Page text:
Google may know more about than the CIA, but it’s not all big brother. A re-alignment of power between the consumer and business has occurred. We will see stricter regulation but if you want a consumer’s data what is the consumer getting from you. This blog demonstrates that the consumer has capital, they are using the power of transparency too control their relationship with business and brands. They are more dynamic with their behaviour and have access to search and prediction via smart phone. But we mustn’t forget consumers are human, don’t want to have a relationship with a machine or robot. Technology should support service not replace it as the demanding consumer doesn’t want time wasting, but efficiency and choice. This is the world of a culture of immediacy.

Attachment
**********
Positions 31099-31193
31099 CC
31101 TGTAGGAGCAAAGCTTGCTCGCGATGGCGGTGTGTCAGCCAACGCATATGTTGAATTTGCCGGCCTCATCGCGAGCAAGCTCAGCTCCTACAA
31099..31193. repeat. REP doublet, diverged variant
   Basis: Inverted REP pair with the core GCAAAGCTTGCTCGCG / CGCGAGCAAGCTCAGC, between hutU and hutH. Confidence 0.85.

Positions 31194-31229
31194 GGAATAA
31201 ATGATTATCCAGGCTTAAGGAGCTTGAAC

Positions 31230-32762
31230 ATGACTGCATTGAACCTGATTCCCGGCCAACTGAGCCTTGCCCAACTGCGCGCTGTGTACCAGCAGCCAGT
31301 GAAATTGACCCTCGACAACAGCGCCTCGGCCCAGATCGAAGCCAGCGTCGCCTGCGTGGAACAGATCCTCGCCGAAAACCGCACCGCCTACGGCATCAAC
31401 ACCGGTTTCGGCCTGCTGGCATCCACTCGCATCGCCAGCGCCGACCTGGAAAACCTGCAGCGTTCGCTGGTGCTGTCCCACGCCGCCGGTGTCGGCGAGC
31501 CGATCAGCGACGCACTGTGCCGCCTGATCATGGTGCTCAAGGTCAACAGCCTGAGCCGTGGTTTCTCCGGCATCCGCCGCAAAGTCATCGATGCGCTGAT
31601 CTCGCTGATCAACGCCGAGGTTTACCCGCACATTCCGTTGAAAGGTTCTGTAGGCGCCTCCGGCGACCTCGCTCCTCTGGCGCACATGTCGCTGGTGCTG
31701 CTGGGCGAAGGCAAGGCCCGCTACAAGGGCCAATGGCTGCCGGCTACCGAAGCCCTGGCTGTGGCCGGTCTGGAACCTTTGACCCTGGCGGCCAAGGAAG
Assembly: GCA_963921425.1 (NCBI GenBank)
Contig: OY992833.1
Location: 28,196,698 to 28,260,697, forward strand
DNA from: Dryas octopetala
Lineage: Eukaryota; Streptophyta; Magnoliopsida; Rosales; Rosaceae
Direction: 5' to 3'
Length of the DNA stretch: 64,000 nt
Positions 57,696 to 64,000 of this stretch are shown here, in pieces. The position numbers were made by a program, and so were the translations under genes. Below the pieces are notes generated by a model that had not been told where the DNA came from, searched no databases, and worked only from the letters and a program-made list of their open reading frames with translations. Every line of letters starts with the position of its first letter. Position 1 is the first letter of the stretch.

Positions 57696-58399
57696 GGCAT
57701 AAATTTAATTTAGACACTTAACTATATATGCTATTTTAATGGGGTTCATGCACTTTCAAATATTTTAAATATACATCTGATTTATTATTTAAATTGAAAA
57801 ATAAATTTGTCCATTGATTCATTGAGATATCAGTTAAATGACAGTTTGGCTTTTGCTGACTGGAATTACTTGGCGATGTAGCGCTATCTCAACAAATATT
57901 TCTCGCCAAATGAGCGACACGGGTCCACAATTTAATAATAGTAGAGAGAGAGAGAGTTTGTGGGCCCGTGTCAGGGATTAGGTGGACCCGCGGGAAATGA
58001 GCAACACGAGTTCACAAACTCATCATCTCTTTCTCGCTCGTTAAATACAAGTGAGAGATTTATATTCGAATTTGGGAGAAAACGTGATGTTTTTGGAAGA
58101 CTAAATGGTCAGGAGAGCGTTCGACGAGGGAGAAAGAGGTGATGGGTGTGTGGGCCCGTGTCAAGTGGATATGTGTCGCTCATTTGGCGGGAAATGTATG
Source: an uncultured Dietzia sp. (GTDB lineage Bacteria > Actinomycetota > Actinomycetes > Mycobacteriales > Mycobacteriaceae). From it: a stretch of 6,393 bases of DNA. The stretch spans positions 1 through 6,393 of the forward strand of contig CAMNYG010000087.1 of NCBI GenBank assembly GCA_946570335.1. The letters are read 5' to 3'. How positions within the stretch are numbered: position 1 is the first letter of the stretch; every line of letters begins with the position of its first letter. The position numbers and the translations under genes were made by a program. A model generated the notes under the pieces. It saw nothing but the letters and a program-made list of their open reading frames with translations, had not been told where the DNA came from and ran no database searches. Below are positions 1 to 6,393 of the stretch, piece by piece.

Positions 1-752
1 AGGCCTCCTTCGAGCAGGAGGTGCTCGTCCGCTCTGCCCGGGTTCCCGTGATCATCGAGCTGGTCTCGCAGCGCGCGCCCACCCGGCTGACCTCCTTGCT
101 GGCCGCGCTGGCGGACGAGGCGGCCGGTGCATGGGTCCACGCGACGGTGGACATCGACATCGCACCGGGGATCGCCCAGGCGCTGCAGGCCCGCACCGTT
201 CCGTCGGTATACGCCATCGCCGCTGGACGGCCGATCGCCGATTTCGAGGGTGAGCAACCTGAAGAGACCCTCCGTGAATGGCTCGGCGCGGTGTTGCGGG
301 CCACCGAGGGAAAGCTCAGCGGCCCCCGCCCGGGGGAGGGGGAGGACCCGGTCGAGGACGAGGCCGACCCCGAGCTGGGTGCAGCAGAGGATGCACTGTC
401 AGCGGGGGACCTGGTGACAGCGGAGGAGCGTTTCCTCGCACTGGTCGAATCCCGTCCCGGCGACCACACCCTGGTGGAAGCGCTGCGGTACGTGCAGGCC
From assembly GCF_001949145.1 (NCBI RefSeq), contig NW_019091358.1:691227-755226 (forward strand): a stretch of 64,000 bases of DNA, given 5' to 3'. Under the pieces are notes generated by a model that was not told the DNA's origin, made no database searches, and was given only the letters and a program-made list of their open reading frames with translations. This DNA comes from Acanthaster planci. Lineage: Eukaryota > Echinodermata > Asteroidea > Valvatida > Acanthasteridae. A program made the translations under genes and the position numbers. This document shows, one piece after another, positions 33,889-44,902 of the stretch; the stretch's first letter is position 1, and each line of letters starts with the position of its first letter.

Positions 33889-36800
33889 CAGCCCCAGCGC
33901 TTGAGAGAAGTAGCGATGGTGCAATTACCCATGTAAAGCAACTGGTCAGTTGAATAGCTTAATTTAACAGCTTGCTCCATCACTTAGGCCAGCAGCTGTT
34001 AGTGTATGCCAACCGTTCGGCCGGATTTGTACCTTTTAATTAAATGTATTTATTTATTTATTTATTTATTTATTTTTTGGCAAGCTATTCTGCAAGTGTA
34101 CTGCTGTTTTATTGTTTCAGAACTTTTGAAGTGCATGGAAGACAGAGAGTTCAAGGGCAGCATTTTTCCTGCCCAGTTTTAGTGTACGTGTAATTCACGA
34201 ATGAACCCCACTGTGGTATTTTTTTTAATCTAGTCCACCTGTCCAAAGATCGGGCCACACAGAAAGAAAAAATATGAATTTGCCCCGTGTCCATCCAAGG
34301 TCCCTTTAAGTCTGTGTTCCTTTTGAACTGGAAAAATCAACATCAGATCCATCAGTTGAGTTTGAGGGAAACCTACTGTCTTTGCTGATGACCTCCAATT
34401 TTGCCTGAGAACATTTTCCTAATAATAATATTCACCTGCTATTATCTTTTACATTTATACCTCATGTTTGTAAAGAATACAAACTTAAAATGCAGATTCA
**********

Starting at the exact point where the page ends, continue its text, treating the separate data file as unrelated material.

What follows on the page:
Future of Family Tourism

Dr Ian Yeoman
Victoria Business School
The importance of family tourism
According to Schanzel, families with dependent children represent a significant proportion of the population and an important current and future market for tourism providers. Children and families form the closest and most important emotional bond in humans and it is this relationship that drives demand in tourism. It is estimated that families account for about 30% of the leisure travel market around the world.

Family Tourism: A Multi Disciplinary Perspective

Slow moving trends
Across the world demography is the slow moving or oil tanker trend that will shape the future of tourism whether it is demand or supply.  Single households are increasing in number  -  a pattern expected to continue for the foreseeable future. In OECD countries about 28% of households were occupied by single individuals in 2010, and it is expected to climb to over 43% by the 2030s. The most dramatic rises in singleton numbers will occur in the older age cohorts.  As longevity continues to rise, so too do we see adults marrying and having children at later ages. The average age of a mother at childbirth will reach 30.7 years by 2025, meanwhile, the mean first marriage ages stood at 32.2 years for men and 30.05 for women.